“The wheels on the bus go round and round…”

The Word is Murder by Anthony Horowitz is a novel about the violent strangulation of Diana Cowper, who not six hours prior to her death, visits a funeral parlor to plan her own funeral service. Her choices for her memorial include a willow casket, a Sylvia Plath poem, Psalm 34, and the song Eleanor Rigby by The Beatles. Her choices are eccentric. For example, beyond the great tune, have you ever really listened to the lyrics of Eleanor Rigby?

Eleanor Rigby, died in the church
And was buried along with her name
Nobody came
Father McKenzie, wiping the dirt
From his hands as he walks from the grave
No one was saved

All the lonely people
Where do they all come from?
All the lonely people
Where do they all belong?

Horowitz gets right in your head with this one. His writing style is precise, organized, and in the first person. This is exactly what I needed in a twisty murder mystery. I focused so hard on Horowitz, that I totally missed the clues. I kept thinking, is he going to talk about his wife more? Am I reading an autobiography?

An ex-detective, Daniel Hawthorne, is brought in to “help” investigate. He’s been fired from the police largely for being an unpleasant jerk. He has malevolence in his eyes, a short temper, and a long list of things that annoy him. However, Scotland Yard doesn’t mind retaining him as consultant for special odd ball cases. This is for one simple reason; Hawthorne is brilliant.

Hawthorne knows Anthony “Tony” Horowitz from some past consulting gigs for detective television shows. He persuades Tony to follow the solving of this specific case, and to write a detective novel featuring himself. Working title, Hawthorne, Investigates. Spielberg thinks ‘it’s not bad,’ so who am I to judge?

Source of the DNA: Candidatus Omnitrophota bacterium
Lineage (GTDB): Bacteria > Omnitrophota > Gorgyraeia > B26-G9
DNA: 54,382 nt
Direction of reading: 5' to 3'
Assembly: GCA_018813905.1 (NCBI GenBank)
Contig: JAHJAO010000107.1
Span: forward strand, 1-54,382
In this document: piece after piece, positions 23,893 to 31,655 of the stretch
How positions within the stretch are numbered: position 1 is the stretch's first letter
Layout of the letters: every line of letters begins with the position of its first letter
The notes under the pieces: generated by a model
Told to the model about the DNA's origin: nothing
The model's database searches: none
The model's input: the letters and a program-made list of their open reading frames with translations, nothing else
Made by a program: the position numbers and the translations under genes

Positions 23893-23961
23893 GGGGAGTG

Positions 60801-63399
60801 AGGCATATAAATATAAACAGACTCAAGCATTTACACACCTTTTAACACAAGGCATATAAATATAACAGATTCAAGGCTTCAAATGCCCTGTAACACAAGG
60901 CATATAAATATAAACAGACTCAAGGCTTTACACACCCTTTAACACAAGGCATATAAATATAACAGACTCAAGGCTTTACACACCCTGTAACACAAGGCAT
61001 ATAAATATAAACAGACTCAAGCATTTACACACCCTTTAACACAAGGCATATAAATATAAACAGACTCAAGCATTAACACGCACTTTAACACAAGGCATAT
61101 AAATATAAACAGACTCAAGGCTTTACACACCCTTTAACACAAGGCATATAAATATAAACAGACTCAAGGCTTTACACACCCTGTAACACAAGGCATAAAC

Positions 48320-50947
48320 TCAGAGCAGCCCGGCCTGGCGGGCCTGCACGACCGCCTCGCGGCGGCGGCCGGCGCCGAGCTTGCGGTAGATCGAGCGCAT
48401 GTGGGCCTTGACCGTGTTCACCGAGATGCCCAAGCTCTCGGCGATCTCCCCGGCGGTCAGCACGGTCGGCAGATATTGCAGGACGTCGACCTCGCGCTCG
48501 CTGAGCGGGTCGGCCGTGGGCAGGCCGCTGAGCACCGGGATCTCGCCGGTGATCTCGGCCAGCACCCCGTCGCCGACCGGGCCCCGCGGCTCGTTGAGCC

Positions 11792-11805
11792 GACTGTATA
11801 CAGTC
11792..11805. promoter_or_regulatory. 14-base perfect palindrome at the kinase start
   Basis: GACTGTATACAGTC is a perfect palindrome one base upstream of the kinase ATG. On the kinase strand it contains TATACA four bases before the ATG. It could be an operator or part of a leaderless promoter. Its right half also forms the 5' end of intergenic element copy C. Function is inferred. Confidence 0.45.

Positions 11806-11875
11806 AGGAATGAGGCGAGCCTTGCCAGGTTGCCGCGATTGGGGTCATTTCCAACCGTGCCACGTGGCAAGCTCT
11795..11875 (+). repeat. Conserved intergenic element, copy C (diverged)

Hawthorne claims he needs the cash, and based on his inability to pay for even cab fare, I believe it.

But the thing is, you see -and to be honest, I don’t like to mention this- I’m a bit short. There just aren’t enough people getting murdered. -Hawthorne

Horowitz, probably like most people who’ve met Hawthorne, doesn’t want to work with him. He really rather work with almost anyone but Hawthorne.

Tony’s resolve is weak, and in the end he agrees to the project.

The story is written entirely in the first person as if Anthony Horowitz is actually following Hawthorne around capturing all the details of the crime and investigation. Sometimes Horowitz takes on a Watson like quality trying to find clues that maybe Hawthorne misses (which by the way doesn’t happen). It’s out of competitiveness versus any Watsonesque desire to help.

I think The Real Adventures of Hawthorne and Horowitz would be a better title, but that’s just me.

Either way, this is the mystery to beat this summer. I recommend it highly.

When you get to the end of the actual funeral, be sure to listen to this song. I apologize in advance for getting it stuck in your head, but I can think of no better way to help share in the experience.